Many people living in developed economies frequently come into contact with AI. Many video games have adopted the technology and people are slowly becoming more dependent on virtual assistants like Amazon’s Alexa.
Therefore, the key factor for manufacturers is how they can utilise the technology behind virtual assistants and generate more revenue as a result. But to do that, they need to first understand the science behind the technology and that there are also different approaches that can be taken. Talwar explains: “Firstly, rule-based systems apply massive sets of If-Then rules to do things like mortgage processing. The next type of AI uses statistics in a process known as machine learning, which determines what the most statistically likely response is in a range of situations. These are commonly used in applications such as chatbots. Finally, there are systems which try to mimic the functioning of the neural networks that process information in the human brain. Such tools are often used in applications such as facial recognition.”
Machine learning is the approach which is most beneficial to manufacturers. Despite initial high investment the return is quickly recouped, according to many analysts, because the machines remember everything that has gone before. Consequently, they can predict a fault before it happens enabling businesses to significantly reduce machine downtime, increase productivity and improve overall efficiency. In the long run it allows companies operating in the textile and apparel industry to expand their manufacturing capacity and meet increasing customer demand courtesy of developing trends like fast fashion and customisation.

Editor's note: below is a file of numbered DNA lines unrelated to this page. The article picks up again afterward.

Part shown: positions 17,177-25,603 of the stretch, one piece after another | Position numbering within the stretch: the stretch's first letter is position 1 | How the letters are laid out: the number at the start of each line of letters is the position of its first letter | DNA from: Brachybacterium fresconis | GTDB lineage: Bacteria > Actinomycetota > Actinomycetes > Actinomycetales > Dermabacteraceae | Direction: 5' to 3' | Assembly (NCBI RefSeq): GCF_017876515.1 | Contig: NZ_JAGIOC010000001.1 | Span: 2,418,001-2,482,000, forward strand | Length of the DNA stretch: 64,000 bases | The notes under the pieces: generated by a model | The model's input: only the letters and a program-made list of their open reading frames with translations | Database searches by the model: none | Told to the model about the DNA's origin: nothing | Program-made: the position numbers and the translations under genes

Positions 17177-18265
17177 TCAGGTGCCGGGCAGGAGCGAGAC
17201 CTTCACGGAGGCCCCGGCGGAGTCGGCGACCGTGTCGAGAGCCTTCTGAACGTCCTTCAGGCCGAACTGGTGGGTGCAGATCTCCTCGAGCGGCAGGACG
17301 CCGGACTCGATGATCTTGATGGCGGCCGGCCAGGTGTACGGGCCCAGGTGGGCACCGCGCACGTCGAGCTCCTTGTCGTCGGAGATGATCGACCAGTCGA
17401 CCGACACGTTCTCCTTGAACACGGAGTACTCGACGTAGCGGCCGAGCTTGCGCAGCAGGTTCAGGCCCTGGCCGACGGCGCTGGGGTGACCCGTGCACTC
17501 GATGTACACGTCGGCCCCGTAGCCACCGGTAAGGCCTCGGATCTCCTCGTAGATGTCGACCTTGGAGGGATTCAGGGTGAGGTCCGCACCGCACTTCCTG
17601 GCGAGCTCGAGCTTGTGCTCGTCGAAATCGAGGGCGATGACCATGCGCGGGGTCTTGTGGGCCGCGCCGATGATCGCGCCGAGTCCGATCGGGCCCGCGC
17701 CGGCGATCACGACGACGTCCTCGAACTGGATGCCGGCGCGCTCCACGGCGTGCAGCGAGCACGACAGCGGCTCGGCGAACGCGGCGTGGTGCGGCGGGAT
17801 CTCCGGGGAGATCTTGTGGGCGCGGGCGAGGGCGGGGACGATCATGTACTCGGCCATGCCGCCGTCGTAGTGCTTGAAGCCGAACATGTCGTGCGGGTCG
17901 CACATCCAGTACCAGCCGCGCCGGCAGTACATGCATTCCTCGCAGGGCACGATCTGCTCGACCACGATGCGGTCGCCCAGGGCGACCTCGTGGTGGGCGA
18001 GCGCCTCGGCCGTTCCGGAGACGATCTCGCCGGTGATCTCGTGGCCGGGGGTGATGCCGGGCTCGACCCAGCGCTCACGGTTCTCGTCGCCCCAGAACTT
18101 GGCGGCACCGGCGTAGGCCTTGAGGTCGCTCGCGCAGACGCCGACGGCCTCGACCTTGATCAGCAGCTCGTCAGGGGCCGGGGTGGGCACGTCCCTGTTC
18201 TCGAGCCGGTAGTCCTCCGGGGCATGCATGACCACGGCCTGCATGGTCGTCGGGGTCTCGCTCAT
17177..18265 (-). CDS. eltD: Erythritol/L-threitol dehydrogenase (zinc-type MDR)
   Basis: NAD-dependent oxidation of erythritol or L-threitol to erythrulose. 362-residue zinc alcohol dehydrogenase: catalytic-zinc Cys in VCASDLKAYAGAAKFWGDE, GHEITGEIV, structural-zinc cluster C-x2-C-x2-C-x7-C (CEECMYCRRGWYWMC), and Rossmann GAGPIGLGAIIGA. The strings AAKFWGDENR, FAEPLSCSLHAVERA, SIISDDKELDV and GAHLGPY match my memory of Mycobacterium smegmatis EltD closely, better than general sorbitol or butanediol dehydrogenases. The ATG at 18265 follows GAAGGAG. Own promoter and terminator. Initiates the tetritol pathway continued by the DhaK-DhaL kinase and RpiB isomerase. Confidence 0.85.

“There are applications where AI can simply process huge volumes on a scale which humans cannot replicate,” says Talwar. “For example, in legal cases, AI can review literally millions of documents to find relevant information – taking just a few days compared to the two or three years it would take humans to do it.” This, if applied to the textile industry, could have devastating consequences for companies who fail to implement the technology: only 41% of the businesses who acknowledged that they require AI in WTiN’s Digital Transformation Survey said they would invest in it in the medium-term.
Common reasons for the sceptical approach adopted by decision makers include high investment costs - despite analysts signalling significant ROI. Another important factor to consider on this is cyber-security. The number of data breaches being reported across various news outlets is on the rise and the fear of delicate information falling into the wrong hands is too much for many businesses.